When we first encountered the phrase “gig economy” we thought maybe it had something to do with gigabytes and computers.

In fact, a gig economy is one in which temporary, freelance workers perform "gigs," specific tasks, and can then move on.

The beauty of the gig economy for many workers is that it affords a high degree of freedom of movement, autonomy, and you don’t have to sit in staff meetings several times a week.

Perhaps members of the California Legislature and Gov. Gavin Newsom believed they were doing the right thing when lawmakers approved and the governor signed Assembly Bill 5, but their warm, fuzzy feeling crumbles under the weight of unintended consequences, as in hurting the very people the new law is supposed to protect. The real impact of AB 5 is it may cost thousands of workers their jobs.

Well-meaning lawmakers apparently failed to recognize the actual facts of a gig economy, and were still thinking in 20th-century terms.

AB 5 limits the value of classifying workers as independent contractors, rather than employees, by companies throughout California. Employees can get better labor protections, such as minimum wage, sick leave and unemployment and worker compensation benefits, benefits that do not apply to independent contractors. Concerns over employee misclassification, especially in the gig economy, drove support for the bill.

AB 5’s passage could put newspapers out of business by possibly requiring that carriers — the men and women who deliver your paper in the morning — be classified as employees. That’s the bad news for the newspaper industry. The good news is that lawmakers eventually recognized the unintended consequences of such rules, and subsequently approved a one-year delay in AB 5’s implementation with regard to that category of worker, as the law has done for other categories of workers.

We understand what lawmakers’ goals and the governor’s stamp of approval are all about — protecting California workers, a progressive concept that also is the basis of the labor movement of the past century. And AB 5 is the result of having Democrats control both houses of the Legislature and the governor’s office. We get it.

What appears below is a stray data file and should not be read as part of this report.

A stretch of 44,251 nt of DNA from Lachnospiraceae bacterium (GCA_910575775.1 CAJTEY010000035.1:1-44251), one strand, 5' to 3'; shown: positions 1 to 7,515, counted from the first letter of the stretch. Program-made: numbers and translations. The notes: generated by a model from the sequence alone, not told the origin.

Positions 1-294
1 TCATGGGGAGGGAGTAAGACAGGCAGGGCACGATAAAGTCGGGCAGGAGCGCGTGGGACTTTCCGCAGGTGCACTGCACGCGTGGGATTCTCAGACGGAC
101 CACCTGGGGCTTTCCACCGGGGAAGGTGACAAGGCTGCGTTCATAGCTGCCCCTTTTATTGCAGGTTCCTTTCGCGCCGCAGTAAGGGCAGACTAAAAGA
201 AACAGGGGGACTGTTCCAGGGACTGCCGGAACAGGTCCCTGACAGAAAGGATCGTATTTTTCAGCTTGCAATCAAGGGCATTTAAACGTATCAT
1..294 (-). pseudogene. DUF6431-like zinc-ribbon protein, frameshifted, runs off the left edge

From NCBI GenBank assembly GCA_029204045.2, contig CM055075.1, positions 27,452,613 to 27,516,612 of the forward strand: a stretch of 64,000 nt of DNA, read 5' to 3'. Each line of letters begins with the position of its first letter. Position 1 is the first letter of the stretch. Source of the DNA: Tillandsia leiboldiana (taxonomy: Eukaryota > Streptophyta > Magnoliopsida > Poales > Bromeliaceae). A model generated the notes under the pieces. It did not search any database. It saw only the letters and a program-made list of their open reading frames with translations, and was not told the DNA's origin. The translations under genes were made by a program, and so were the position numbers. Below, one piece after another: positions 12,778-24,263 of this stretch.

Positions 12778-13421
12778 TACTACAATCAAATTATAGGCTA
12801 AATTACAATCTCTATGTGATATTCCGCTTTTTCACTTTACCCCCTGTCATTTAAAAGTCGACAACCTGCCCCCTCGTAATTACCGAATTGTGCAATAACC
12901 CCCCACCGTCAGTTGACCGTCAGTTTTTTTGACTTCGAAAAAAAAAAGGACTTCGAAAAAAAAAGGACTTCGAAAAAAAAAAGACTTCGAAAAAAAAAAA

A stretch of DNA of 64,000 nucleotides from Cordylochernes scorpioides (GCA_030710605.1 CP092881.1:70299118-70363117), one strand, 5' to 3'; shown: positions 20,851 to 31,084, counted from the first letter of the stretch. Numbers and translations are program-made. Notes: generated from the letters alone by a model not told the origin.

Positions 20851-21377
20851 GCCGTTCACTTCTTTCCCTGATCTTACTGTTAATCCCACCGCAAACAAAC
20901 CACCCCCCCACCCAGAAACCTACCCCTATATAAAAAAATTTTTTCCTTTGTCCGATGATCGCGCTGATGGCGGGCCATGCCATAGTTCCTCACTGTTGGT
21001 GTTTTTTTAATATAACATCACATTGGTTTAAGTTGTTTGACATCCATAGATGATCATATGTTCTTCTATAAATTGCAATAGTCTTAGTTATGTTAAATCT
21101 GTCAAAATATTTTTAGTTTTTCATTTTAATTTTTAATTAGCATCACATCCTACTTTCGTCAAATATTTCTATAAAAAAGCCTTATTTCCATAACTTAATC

We also get that enforcing this law will fundamentally disrupt the business we’re in — publishing newspapers and providing online news content — destabilizing this industry and countless others throughout California that rely on so-called gig workers.

Like newspaper routes of years gone by, delivering newspapers each morning is not a full-time job — or gig, in today’s jargon. By requiring newspapers to provide full employee benefits and protections to all newspaper carriers, the new law would make newspaper delivery economically impossible.

This comes on top of the Trump administration’s relentless attacks on the news media for simply doing its constitutionally protected job of reporting what happens in communities, across the state and nation, and around the world.

Just as the traditional workplace is being joined by gig workers, one century overtaking an older version, the newspaper industry is in transition as well. Technology is slowly replacing human hands and minds, and we’ve had to adjust to survive, like so many U.S. industries.

That is precisely why we are publishing this editorial, joining forces with newspapers statewide to encourage lawmakers to revisit Assembly Bill 5, think about unintended consequences, and take the steps necessary to help keep our gig economy alive.

And we believe this crusade will be joined by many other industries that recognize this existential threat.

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